Constantine the Emperor

Author(s): David Potter

Biographies & Memoirs

This year Christians worldwide will celebrate the 1700th anniversary of Constantine's conversion and victory at the Battle of the Milvian Bridge. No Roman emperor had a greater impact on the modern world than did Constantine. The reason is not simply that he converted to Christianity but that he did so in a way that brought his subjects along after him. Indeed, this major new biography argues that Constantine's conversion is but one feature of a unique administrative style that enabled him to take control of an empire beset by internal rebellions and external threats by Persians and Goths. The vast record of Constantine's administration reveals a government careful in its exercise of power but capable of ruthless, even savage actions. Constantine executed (or drove to suicide) his father-in-law, two brothers-in-law, his eldest son, and his once beloved wife. An unparalleled general throughout his life, even on his deathbed he was planning a major assault on the Sassanian Empire in Persia. Alongside the visionary who believed that his success came from the direct intervention of his God resided an aggressive warrior, a sometimes cruel partner, and an immensely shrewd ruler.
These characteristics combined together in a long and remarkable career, which restored the Roman Empire to its former glory. Beginning with his first biographer Eusebius, Constantine's image has been subject to distortion. More recent revisions include John Carroll's view of him as the intellectual ancestor of the Holocaust (Constantine's Sword) and Dan Brown's presentation of him as the man who oversaw the reshaping of Christian history (The Da Vinci Code). In Constantine the Emperor, David Potter confronts each of these skewed and partial accounts to provide the most comprehensive, authoritative, and readable account of Constantine's extraordinary life.

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"Vividly detailed and energetically told biography..." --Publishers Weekly


" A good fit for academics and students of Roman history."--Kirkus


"David Potter's Constantine the Emperor is a fresh look by a veteran scholar at one of the most pivotal reigns in Western history. Almost all studies of this emperor take his conversion to Christianity as their starting point. Potter broadens the focus to show a shrewd field commander who can diagnose and exploit his opponents' weaknesses and an able ruler with a deeply held belief that his 'job' committed him to protecting the weak and ensuring fairness for all his subjects." --Harold Drake, University of California, Santa Barbara


"Crisp in its prose and comprehensive in its coverage, Constantine the Emperor grounds its much mythologized subject in the solid realities of imperial governance." --Noel Lenski, University of Colorado


"This is a penetrating and original analysis, closely based on contemporary evidence, of the step-by-step evolution of Constantine's role as Emperor, and of his conception of that role. Within that wider framework, the nature of Constantine's commitment to Christianity, and of his self-representation as a Christian, is carefully re-evaluated." --Sir Fergus Millar, University of Oxford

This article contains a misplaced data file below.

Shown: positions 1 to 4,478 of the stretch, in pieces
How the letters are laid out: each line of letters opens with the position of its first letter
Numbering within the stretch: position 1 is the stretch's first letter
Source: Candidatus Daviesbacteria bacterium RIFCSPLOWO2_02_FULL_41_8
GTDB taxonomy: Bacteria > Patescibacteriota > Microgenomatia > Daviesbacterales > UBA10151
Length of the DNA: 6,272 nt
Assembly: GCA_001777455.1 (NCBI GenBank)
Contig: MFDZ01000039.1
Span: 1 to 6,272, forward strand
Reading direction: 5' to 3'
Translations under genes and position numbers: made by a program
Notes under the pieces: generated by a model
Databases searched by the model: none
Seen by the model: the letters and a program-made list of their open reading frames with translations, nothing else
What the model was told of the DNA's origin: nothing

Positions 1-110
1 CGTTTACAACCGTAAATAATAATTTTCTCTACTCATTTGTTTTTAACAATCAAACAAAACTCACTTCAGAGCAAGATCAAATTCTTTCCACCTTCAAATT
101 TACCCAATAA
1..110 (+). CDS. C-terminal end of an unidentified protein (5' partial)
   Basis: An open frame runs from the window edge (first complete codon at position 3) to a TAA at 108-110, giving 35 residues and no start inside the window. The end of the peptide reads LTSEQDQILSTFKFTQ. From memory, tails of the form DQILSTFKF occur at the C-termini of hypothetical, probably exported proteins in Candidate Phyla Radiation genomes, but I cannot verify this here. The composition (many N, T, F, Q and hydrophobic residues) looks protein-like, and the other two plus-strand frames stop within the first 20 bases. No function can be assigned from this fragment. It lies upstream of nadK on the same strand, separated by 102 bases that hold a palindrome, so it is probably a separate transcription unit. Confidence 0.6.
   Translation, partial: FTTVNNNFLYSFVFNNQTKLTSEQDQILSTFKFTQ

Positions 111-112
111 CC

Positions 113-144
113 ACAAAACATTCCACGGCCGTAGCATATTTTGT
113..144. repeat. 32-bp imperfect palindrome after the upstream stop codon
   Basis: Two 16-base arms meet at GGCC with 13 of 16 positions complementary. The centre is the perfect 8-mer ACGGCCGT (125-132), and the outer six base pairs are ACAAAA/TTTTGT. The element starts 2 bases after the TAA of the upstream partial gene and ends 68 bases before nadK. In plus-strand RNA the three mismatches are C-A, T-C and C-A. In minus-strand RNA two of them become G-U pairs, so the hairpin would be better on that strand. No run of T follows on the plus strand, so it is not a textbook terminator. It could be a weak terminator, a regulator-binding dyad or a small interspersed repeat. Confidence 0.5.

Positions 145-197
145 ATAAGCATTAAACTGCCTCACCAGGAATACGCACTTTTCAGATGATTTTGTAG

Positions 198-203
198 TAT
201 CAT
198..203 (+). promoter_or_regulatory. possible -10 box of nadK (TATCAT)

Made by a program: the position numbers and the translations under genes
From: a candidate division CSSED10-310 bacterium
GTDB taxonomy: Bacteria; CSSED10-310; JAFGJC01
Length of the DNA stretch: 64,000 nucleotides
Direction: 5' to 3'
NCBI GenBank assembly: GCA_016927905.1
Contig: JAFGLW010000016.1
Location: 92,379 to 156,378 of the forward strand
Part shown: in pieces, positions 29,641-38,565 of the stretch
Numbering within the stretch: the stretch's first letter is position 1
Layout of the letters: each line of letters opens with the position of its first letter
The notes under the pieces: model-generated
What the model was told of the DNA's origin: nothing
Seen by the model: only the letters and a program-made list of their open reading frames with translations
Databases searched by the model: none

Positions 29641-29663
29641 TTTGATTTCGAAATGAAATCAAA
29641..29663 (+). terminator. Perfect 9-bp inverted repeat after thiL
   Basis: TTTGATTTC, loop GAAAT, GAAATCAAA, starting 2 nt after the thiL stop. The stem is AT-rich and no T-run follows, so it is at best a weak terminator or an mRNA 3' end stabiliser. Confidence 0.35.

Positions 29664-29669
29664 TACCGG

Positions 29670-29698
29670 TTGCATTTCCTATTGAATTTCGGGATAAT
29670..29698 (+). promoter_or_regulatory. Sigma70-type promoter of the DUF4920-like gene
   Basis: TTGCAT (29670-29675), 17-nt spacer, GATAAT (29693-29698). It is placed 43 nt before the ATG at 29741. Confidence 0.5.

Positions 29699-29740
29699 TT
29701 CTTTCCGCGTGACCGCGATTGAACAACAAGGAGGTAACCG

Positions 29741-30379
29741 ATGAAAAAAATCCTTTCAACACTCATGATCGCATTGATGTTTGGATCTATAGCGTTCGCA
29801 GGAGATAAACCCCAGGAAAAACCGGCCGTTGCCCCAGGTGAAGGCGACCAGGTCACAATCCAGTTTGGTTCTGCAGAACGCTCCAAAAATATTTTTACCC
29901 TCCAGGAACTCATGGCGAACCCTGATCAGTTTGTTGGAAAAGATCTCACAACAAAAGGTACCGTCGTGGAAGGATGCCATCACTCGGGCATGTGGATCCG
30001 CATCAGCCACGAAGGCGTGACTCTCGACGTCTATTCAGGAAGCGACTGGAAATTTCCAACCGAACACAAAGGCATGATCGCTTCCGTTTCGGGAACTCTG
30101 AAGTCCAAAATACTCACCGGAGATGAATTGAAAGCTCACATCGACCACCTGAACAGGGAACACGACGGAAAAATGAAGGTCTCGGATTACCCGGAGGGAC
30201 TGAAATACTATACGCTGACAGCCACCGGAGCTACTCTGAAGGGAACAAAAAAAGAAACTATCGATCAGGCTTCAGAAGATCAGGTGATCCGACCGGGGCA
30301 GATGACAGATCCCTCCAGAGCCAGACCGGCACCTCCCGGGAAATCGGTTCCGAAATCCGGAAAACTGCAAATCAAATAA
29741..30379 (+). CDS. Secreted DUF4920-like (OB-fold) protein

Potter, a professor of Greek and Roman history at the University of Michigan, actually offers this major hunk of history in a surprisingly readable and compelling manner. His description is excellent of Constantine's complicated world with its spreading Christian influence, altogether as good a story as the sordid family strife surrounding this emperor. Ancient Tides


"The interested reader could find no better starting point for exploring the man and the era than David Potter's Constantine the Emperor." "rewarding" l The Wall Street Journal


"A good fit for academics and students of Roman history." KIRKUS REVIEWS


"ELvividly detailed and e


David Potter is Francis W. Kelsey Collegiate Professor of Greek and Roman History and Arthur F. Thurnau Professor of Greek and Latin at the University of Michigan. His books include The Victor's Crown (OUP), Emperors of Rome, and Ancient Rome: A New History.

TIMELINE ; INTRODUCTION ; SECTION 1 IMPERIAL RESURRECTION ; CHAPTER 1 THE CRISIS OF 260 AD ; CHAPTER 2 THE RENEWAL OF THE ROMAN EMPIRE ; SECTION 2 DIOCLETIAN ; CHAPTER 3 THE NEW EMPEROR ; CHAPTER 4 EMPERORS AND SUBJECTS ; CHAPTER 5 A NEW LOOK ; CHAPTER 6 PERSIA AND THE CAESARS ; SECTION 3 CONSTANTINE AND DIOCLETIAN ; CHAPTER 7 THE COURT OF DIOCLETIAN ; CHAPTER 8 IMPERIAL EDICTS AND MORAL CRUSADES ; CHAPTER 9 MINERVINA ; CHAPTER 10 THE SUCCESSION ; SECTION 4 FATHERS AND SONS ; CHAPTER 11 THE NEW REGIME ; CHAPTER 12 MAXENTIUS AND FAUSTA ; CHAPTER 13 THE END OF MAXIMIAN ; SECTION 5 THE ROAD TO ROME ; CHAPTER 14 THE GATHERING STORM ; CHAPTER 15 THE BATTLE OF THE MILVIAN BRIDGE ; CHAPTER 16 FREEDOM OF WORSHIP ; CHAPTER 17 THE CONVERSION OF CONSTANTINE ; SECTION 6 WAR AND PEACE ; CHAPTER 18 REWORKING PAST AND FUTURE ; CHAPTER 19 GOVERNING THE EMPIRE ; CHAPTER 20 MAXIMUS AND BASSUS 319-323 ; CHAPTER 21 THE DONATIST CONTROVERSY ; SECTION 7 TRIUMPH AND TRAGEDY ; CHAPTER 22 VICTORY IN THE EAST ; CHAPTER 23 THE EASTERN EMPIRE ; CHAPTER 24 CONSTANTINE SPEAKS TO THE BISHOPS ; CHAPTER 25 THE ARIAN CONTROVERSY ; CHAPTER 26 NICAEA ; CHAPTER 27 CONSTANTINOPLE AND ROME ; SECTION 8 RULER OF THE WORLD ; CHAPTER 28 CONSTANTINE'S GOVERNMENT ; CHAPTER 29 CONSTANTINOPLE ; CHAPTER 30 AN ORDERED SOCIETY ; CHAPTER 31 CHRISTIANS, PAGANS AND JEWS ; CHAPTER 32 NEIGHBOURS ; CHAPTER 33 END TIMES ; EPILOGUE ; DRAMATIS PERSONAE ; NOTES ; BIBLIOGRAPHY ; INDEX

General Fields

  • : 9780199755868
  • : Oxford University Press Inc
  • : Oxford University Press Inc
  • : 0.64
  • : February 2013
  • : 236mm X 171mm
  • : United States
  • : February 2013
  • : books

Special Fields

  • : David Potter
  • : Hardback
  • : 937.08092
  • : 368
  • : 55 illus., 3 maps